Aloe vera (Aloe barbadensis) is just one of 250 species of aloe plants. Aloes are members of the lily family. This slow-growing, succulent plant features 2-foot long fleshy leaves in a rosette pattern. The green leaves are edged with soft spines. Once mature, the aloe vera plant produces an 18-inch stalk from the center topped with a spike of yellow tubular flowers. Individual flowers are about 1 inch long. Aloe vera does best when grown as a houseplant because of its need for dry, warm soil and heat.
Plant your aloe vera plant in the center of a terra cotta plant pot using a soil mixture of equal parts sand and potting soil. Terra cotta causes moisture to evaporate from the roots quickly and allows air into the soil.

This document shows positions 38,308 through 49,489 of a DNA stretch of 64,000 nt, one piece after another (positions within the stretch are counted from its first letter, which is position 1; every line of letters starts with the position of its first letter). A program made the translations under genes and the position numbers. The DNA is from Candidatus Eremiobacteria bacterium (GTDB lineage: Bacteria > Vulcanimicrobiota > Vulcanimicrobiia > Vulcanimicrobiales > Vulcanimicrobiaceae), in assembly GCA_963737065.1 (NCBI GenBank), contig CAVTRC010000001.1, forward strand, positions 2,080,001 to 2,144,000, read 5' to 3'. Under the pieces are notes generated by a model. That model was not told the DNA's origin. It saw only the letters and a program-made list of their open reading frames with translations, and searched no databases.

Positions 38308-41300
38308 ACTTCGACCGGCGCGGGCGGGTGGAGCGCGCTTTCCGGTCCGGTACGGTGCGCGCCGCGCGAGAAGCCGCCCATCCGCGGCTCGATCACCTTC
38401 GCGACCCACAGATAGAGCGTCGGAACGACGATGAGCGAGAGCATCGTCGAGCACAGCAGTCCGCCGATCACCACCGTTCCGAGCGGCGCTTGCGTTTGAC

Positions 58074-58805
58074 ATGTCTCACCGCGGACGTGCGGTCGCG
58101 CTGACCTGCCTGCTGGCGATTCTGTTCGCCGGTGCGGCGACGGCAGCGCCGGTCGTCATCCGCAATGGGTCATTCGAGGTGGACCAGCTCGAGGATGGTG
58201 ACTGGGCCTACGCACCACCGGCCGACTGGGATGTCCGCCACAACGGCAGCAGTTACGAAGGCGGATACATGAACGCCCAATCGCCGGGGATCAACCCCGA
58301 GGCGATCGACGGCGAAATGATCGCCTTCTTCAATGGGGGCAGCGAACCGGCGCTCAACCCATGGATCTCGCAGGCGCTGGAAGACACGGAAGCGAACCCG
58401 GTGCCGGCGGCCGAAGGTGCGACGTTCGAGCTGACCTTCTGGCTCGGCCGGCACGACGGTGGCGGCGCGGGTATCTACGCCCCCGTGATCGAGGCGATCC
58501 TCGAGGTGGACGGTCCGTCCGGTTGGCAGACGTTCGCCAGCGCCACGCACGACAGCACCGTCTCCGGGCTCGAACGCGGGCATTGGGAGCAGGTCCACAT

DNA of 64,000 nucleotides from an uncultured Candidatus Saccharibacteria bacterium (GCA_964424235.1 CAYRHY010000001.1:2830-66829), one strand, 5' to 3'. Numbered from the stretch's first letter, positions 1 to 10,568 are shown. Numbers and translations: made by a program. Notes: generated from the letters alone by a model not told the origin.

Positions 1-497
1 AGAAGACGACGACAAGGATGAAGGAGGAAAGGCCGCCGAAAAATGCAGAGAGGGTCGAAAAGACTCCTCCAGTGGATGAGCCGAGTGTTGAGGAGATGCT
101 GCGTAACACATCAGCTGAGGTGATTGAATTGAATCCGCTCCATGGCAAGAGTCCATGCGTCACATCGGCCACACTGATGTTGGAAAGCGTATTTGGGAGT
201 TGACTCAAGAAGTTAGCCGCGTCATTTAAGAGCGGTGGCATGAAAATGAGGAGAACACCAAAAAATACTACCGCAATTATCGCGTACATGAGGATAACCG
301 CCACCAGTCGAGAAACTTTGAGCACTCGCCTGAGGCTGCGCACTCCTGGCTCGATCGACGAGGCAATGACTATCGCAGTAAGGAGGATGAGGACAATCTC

Change the soil in the plant pot every two to three years to refresh the soil’s nutrients. Use a fresh mixture of one part potting soil and one part sand to create a good draining, dry soil mixture.
Place the aloe vera plant in an area with full sunlight. Keep the temperatures around the plant warm. Aloes are warm-climate plants so they need heat to thrive. Keep the area draft-free so that cooler temperatures below 40 degrees Fahrenheit do not harm the plant.
Water the aloe vera once every two weeks during the growing season. Pour water through the plant pot so that it drains out the bottom. Wait for the soil to dry before watering again. Over-watering causes the aloe vera plant to suffer root rot so water once a month during the winter.
Propagate aloe vera plants by cutting away the pups or offsets with a sharp knife and planting them in sandy soil. It takes aloe vera plants four to five years to mature. The stalks rarely produce seeds while grown as a houseplant.